First, the Oneness… this Thisness, the Ness, the Thick and Thin of It, the Swim, the God we swim in and Who swims in us, the fabric lifted up by the percipient, the fabric examined by the percipient, the fabric beheld and cast by the percipient, the fabric coddling and cuddling the percipient, the fabric of God influencing the percipient. Here now, here now, it coaxes. Do this here now, for a better there then and here then, for a better here now. Hear now, it says more open, and here now, it whistles. Hear and here like the thick and the thin of it in the swim.
Mother like something softer, mother not like smother, but like recovering, like falling like a stone plopped gently into that pillow, gently into a blanket of velvet. Or even a feather floating softly into that blanket, the feather and the stone together, sure. Both allowed to fall and float as they please and to recover gently into her pillow, her something softness, Mother God.
Mother Goddess in a halo of Grandma’s yoni. Grandma’s yoni of light, and Jupiter’s yoni of light from his head, Athena arrowing outward. Mother Goddess in soft robes, swaddled and swaddles. Mother Goddess unpeeling herself back to virgin on a Venus. Like how a flower closes up for the night and blooms again in the morning, how a flower closes up for the night and blooms again in the morning, some of those flowers. Some of them staying open all night, blooming all night until their petals fall off and seeds are thrown.
Never a crone, never a crone. These lovely mothers and nonmothers aging into their robes. I am catching them all. No one is to be a crone, not one is to be called a crone but rather a mature woman aging into her robe. Her robe can be flying, flapping gently, floating. Her robe can be in repose, all gravity laden. What we see as kind maturity in a man’s face, as handsome maturity—when we see it in a woman’s face, we will also think—oh, yes, this is what I saw in a man’s face and I saw it as handsome, therefore this woman, too, is beautiful. And when we see something that we don’t see in a man’s face, we can also recognize this as beautiful. We do not have to be neotonous in our later years. And when we are plump we too can be recognized as beautiful with the potential to be healthier. Everyone is beautiful, it’s just a matter of peeling back the thoughts and healing and letting the healthy be recognized as well.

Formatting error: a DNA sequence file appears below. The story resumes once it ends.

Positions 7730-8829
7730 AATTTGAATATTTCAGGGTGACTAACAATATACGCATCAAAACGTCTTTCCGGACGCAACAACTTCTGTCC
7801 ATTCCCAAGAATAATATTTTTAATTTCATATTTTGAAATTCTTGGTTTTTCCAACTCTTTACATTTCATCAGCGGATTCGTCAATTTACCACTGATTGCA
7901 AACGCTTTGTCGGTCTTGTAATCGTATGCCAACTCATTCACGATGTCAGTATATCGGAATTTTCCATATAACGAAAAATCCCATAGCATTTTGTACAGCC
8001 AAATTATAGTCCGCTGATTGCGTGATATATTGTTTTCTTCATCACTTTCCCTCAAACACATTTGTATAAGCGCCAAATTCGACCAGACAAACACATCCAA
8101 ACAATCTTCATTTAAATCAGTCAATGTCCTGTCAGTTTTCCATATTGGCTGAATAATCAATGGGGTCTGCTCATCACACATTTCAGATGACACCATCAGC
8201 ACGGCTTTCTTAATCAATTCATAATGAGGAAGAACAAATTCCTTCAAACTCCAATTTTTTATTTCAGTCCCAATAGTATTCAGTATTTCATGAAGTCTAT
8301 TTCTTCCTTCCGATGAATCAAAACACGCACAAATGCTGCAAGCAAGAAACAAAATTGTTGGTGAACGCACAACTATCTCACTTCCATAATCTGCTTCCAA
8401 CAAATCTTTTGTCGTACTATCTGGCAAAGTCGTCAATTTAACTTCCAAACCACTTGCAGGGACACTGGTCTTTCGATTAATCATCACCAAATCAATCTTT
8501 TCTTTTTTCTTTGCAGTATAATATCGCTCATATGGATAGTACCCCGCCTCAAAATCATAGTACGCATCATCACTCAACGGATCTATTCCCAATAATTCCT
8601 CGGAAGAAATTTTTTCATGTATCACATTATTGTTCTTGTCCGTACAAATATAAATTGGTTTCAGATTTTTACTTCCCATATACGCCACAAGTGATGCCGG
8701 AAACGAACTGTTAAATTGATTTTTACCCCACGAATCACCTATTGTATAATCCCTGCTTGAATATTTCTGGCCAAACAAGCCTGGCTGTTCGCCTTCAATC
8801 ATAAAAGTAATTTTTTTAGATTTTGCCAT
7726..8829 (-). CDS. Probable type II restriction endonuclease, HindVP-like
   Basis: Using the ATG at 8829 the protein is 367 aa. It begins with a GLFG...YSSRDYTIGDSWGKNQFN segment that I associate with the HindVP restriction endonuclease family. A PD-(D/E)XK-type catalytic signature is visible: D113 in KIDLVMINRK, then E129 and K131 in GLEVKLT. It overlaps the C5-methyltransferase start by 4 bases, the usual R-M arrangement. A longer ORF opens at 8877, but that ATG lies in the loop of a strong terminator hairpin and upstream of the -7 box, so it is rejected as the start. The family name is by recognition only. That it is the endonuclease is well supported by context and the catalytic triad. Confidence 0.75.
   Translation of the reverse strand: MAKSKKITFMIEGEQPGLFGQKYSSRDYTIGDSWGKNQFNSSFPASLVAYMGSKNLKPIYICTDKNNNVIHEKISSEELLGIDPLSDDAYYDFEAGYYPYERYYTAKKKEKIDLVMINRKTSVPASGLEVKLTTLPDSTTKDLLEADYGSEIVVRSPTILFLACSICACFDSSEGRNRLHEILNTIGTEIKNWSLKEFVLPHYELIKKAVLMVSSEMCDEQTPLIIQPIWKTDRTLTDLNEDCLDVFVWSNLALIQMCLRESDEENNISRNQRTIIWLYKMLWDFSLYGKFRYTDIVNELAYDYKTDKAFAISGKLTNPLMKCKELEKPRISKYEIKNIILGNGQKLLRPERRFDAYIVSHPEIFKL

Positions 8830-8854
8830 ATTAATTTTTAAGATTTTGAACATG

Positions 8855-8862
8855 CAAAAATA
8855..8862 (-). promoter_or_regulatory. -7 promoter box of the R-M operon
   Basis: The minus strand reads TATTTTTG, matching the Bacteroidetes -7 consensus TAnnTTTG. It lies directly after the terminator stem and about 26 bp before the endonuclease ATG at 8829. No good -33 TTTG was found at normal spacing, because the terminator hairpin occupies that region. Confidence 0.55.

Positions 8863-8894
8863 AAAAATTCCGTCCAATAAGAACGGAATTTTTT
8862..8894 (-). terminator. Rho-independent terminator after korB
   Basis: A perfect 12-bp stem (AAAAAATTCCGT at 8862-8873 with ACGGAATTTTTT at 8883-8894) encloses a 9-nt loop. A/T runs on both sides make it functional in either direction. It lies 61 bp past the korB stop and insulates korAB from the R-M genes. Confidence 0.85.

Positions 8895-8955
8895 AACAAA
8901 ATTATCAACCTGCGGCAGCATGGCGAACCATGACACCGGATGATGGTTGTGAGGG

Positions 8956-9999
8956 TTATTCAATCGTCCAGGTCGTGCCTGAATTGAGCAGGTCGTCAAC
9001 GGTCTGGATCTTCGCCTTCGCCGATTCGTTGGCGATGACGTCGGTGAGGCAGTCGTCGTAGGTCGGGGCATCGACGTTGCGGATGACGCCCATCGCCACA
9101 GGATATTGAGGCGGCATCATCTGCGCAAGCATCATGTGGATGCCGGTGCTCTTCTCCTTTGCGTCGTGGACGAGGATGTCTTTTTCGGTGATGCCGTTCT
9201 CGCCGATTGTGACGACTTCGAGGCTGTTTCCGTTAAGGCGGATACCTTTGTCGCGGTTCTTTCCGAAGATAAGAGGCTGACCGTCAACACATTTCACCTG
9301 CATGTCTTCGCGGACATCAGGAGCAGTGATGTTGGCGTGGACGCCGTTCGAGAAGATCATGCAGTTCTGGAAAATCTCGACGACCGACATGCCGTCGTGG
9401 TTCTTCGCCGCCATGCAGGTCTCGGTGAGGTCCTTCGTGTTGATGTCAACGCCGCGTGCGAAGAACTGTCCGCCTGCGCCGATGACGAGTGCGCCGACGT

Everyone is beautiful, and everyone is poignant. Everyone has the capability to be out in the sun or rain on the sidewalk or in a park or in the wild. Or inside on the hard wood floor, or on a carpet, or on linoleum, tile, a rug. Whatever one is on, one is on. We are all in that velvet yoni loam.
When you see Mother in her Yoni it is the explicitness of expression that is poignant and how everyone has a mother. Even a clone has a mother. Even a cell in a petri dish has a mother. And they all have father, too. And it, the loam, the spread, the ness, the consciousness, this This, this That, what’s now and what’s next—it’s all through the extent of it. This is all through the extent of it. It is all through the extent of it. Productivity is all through the extent of it. The womb of the natural city is all through the extent of it. The womb of the agrarian folk, the agrarian life is all through the extent of it. The agrarian landscape concentrates and pops up a city so that people live more efficiently. It pops it up and it sorts, and we are sorting through this. We are sorting through the assortedness of this to find ourselves through better ways to work through the extent of this. Finding better ways to unwind and wind the hay through it. Finding what to lie fallow and what to make of it. Finding what to let loose, relax and run through it. Making reservations for the reservations. Making reservations for the conservation of the length of it.